They are a sovereign nation, and one that plans on a much longer scale of time than we can even comprehend.

Oh, one other thing.

The present Chinese government that has been so friendly to the US since the early 1980s are not considered to be China’s legitimate government by many Chinese people.

So what?

The present government is about to make a major turnover in its composition, and unless they can convince the Chinese people that they can continue making economic strides to benefit the Chinese people, they are not likely to remain in power.

By the way, have you heard about the supposed abortive coup attempt recently? Right now the Chinese government leadership looks more like a game of “musical chairs” than anything else.

Everything could turn out just hunky-dory, but then …

Even if we mange to dodge the immediate bullet of all these changes due to the collapse of the OECD Empire, our problems are likely to magnify quickly.

The problem there is we are no good at planning ahead, or we wouldn’t be in the mess we are in right now.

Mar 30, 2012 11:37am EDT  --  Report as abuse
actnow wrote:

If congressmen don’t feel the heat to stop supporting duds that buy them votes for their districts, this kind of devestating spending will never stop. It’s up to voters to make it clear to their reps to stop supporting this garbage….even if it’s good for the district or state. Problem is, other congressmen are doing the same, and tax payers lose more than they gain from a few local pork barrel projects.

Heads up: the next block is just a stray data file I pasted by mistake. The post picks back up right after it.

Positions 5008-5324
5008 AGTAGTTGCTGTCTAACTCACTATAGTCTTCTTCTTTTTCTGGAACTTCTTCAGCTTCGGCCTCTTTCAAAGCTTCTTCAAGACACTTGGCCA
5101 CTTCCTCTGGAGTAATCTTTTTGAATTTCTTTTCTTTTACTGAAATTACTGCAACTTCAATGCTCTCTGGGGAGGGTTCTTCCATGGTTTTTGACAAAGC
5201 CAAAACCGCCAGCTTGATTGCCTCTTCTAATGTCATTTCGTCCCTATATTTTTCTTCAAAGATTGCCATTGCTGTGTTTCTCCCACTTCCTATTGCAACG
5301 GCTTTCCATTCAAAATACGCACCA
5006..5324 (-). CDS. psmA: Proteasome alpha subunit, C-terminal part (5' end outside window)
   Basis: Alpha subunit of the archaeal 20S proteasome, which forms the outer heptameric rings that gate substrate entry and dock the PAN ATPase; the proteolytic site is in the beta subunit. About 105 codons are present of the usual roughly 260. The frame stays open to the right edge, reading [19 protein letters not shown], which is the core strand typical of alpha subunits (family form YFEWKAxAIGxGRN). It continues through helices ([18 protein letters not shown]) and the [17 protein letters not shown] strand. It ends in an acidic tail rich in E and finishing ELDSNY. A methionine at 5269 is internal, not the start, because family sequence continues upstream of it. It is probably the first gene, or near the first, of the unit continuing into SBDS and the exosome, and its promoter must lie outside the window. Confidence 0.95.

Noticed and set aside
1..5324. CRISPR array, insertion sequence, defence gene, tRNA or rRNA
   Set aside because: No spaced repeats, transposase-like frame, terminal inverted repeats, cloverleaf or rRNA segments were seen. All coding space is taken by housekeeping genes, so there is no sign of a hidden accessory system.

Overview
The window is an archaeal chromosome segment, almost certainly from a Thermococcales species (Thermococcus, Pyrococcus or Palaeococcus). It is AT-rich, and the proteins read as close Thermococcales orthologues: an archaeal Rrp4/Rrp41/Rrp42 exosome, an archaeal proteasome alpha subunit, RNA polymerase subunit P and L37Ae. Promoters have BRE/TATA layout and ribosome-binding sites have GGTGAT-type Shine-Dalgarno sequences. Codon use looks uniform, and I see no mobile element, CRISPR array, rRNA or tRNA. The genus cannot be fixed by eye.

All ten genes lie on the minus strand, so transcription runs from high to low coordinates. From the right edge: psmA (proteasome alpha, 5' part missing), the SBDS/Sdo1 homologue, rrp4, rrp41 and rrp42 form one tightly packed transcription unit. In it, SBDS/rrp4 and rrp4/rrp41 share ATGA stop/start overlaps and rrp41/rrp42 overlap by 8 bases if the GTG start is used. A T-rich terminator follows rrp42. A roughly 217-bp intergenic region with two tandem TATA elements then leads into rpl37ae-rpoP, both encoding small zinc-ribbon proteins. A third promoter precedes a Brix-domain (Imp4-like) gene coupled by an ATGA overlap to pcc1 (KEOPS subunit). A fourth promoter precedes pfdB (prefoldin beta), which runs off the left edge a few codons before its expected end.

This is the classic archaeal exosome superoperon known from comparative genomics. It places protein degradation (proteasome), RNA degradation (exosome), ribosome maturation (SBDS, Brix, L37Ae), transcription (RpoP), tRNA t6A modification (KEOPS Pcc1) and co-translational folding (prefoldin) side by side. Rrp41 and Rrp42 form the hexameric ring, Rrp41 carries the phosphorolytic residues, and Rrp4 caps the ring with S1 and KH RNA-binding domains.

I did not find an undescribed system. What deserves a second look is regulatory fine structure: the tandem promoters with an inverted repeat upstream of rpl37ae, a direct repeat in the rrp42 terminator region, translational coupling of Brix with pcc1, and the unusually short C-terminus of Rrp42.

Mar 30, 2012 11:50am EDT  --  Report as abuse
Yuthink wrote:

why are we paying for development? When I buy a product I buy it complete – I don’t pay to develop it? I thought the army took bids from companies who said we estimate building this for you [ that will do this, that and the other ] for X amount and the winner has x amounts of time to bring that to life at the closest possible price to the bid made????
What is wrong with this?????
I’m going to tell my boss he has to pay me more because he has to develop my pay….

Apr 02, 2012 5:32pm EDT  --  Report as abuse